36. Section 303FF relevantly provides:
"(2) The import of a specimen is an import for the purposes of conservation breeding or propagation in accordance with this section if:
(b) the specimen is for use in a program the object of which is the establishment and/or maintenance of a breeding population; and
(c) the program is a program that, under the regulations, is taken to be an approved co-operative conservation program; and
(d) the import is not primarily for commercial purposes;"
37. Regulation 9A.12 provides:
"(1) For paragraphs 303FF(1)(c)and (2)(c)of the Act, a program is taken to be an approved cooperative conservation program if the Minister tells a participant in the program in writing that the Minister is satisfied that:
(a) the program’s objectives are based on the conservation status and conservation needs of the species of which the specimen is a member; and
(b) it is operated in a way that:
(i) applies best practice to the management of husbandry, genetics, biology and behavioural needs of the species to which the specimen belongs; and
(ii) is not detrimental to the survival of the species in the wild; and
(c) it is operated with the intent of conserving the species (in the wild or in captivity, or both); and
(d) it does not allow a specimen, used in the program, to be used for commercial purposes; and
(e) it takes into account the conservation breeding or propagation needs of each country from which specimens are imported; and
(f) a specimen is removed from the program only in accordance with the program’s objectives; and
(g) a specimen is not moved between institutions within the program, or out of the program, in a way that is detrimental to other conservation programs or activities;
(h) for a live export of a koala, platypus, wombat or Tasmanian devil, or an animal of an eligible listed threatened species, the exporter, the importer and the Department enter into an agreement about the treatment and disposal of the animal and any progeny of the animal.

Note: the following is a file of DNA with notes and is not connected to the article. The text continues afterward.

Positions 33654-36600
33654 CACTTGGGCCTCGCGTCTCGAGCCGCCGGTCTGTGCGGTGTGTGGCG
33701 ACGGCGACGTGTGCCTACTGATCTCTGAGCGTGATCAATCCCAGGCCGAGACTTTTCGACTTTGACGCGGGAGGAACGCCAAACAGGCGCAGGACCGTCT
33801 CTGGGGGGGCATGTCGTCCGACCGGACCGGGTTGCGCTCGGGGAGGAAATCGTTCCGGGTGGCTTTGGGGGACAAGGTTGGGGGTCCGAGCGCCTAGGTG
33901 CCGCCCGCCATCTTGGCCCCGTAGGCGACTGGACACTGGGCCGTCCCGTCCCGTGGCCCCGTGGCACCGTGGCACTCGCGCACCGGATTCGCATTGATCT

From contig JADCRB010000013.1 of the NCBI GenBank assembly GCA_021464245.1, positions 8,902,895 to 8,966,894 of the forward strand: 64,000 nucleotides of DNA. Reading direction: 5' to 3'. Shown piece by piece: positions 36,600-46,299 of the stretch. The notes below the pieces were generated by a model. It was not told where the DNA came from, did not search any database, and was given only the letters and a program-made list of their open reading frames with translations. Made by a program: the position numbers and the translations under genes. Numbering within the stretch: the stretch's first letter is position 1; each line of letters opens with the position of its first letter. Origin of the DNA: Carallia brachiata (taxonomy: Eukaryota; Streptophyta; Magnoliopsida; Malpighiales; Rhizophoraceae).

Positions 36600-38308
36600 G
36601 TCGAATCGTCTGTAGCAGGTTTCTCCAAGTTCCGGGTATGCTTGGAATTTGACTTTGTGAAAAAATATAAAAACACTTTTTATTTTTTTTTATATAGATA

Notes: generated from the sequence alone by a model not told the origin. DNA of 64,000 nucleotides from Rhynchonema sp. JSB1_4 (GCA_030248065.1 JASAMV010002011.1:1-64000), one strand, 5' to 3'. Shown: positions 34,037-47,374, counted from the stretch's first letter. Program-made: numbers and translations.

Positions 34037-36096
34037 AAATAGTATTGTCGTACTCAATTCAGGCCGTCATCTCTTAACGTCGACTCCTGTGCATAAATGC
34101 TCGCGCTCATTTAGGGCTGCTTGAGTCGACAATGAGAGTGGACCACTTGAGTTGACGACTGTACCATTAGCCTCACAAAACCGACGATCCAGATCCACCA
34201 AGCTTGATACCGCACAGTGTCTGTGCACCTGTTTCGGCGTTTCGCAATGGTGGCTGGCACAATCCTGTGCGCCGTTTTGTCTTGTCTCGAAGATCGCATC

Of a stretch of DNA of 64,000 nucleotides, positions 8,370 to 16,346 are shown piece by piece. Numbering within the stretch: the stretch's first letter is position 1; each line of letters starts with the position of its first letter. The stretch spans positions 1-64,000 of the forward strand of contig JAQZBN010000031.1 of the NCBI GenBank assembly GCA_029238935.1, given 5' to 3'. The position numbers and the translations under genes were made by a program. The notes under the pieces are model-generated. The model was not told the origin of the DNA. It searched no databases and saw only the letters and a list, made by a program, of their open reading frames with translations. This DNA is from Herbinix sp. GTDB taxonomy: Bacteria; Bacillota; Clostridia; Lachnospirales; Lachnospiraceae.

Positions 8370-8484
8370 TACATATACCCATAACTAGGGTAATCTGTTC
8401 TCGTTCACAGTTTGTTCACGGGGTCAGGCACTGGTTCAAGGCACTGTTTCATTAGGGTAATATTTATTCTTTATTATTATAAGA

(2) A participant in a breeding or propagation program may apply to the Minister in writing for a decision under subregulation (1), and must include with the application enough information for the Minister to decide whether the program has taken into account the views of:
(a) authorities in the States, Territories or countries where the relevant species occurs naturally; and
(b) international organisations that are concerned with the conservation status and needs of that species.
(3) For the purpose of deciding whether a program’s objectives are based on the conservation status and conservation needs of a species, the Minister may take into account the views of bodies mentioned in paragraphs (2)(a) and (b).
(4) If the Minister ceases to be satisfied of any of the matters mentioned in subregulation (1):
(a) the Minister must tell the person who applied under subregulation (2) in relation to the program, or any other person nominated by the person who so applied, in writing, of that fact; and
(b) at that time the program ceases to be an approved cooperative conservation program."
38. The provisions of the legislation we have set out are confined to those provisions relevant to the issues which have been relied upon before us by the parties. There are other relevant provisions. However, neither party has sought to base submissions on them and we are satisfied that, to the extent to which those matters require separate consideration, they support decisions in favour of issuing import permits.
39. The applicants rely upon a number of the legislative provisions to submit that the decision of the Minister was not the preferable decision and that we should decide that the applications for import permits should be refused. 40. The applicants submit that the Tribunal should not be satisfied under subs 303CG(3) that:
(a) the importation of the elephants "will not be detrimental to, or contribute to trade which is detrimental to:
(i) the survival of [Asian elephants]; or
(ii) the recovery in nature of [Asian elephants]" (Para 303CG(3)(a)).
(b) the elephants "were not obtained in contravention of, and [their importation] would not involve the contravention of, any law, of the Commonwealth, of a State or of a Territory" (Para 303CG(3)(b).